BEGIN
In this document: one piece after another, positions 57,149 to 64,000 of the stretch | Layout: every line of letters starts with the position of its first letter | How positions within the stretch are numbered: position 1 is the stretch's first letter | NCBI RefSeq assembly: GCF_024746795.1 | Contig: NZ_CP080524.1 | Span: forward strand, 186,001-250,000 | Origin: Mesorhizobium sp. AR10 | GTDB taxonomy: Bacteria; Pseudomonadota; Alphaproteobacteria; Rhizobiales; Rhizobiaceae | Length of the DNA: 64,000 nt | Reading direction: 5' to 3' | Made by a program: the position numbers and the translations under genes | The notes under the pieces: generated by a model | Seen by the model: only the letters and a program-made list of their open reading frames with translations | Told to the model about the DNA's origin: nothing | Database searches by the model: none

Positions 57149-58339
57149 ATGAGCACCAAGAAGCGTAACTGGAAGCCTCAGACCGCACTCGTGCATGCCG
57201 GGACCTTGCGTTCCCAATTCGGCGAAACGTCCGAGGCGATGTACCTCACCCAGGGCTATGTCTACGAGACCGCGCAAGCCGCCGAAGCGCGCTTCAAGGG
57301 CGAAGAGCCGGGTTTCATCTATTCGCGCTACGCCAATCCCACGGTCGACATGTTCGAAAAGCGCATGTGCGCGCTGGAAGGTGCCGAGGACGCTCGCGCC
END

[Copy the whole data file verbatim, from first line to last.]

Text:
In this document: one piece after another, positions 57,149 to 64,000 of the stretch | Layout: every line of letters starts with the position of its first letter | How positions within the stretch are numbered: position 1 is the stretch's first letter | NCBI RefSeq assembly: GCF_024746795.1 | Contig: NZ_CP080524.1 | Span: forward strand, 186,001-250,000 | Origin: Mesorhizobium sp. AR10 | GTDB taxonomy: Bacteria; Pseudomonadota; Alphaproteobacteria; Rhizobiales; Rhizobiaceae | Length of the DNA: 64,000 nt | Reading direction: 5' to 3' | Made by a program: the position numbers and the translations under genes | The notes under the pieces: generated by a model | Seen by the model: only the letters and a program-made list of their open reading frames with translations | Told to the model about the DNA's origin: nothing | Database searches by the model: none

Positions 57149-58339
57149 ATGAGCACCAAGAAGCGTAACTGGAAGCCTCAGACCGCACTCGTGCATGCCG
57201 GGACCTTGCGTTCCCAATTCGGCGAAACGTCCGAGGCGATGTACCTCACCCAGGGCTATGTCTACGAGACCGCGCAAGCCGCCGAAGCGCGCTTCAAGGG
57301 CGAAGAGCCGGGTTTCATCTATTCGCGCTACGCCAATCCCACGGTCGACATGTTCGAAAAGCGCATGTGCGCGCTGGAAGGTGCCGAGGACGCTCGCGCC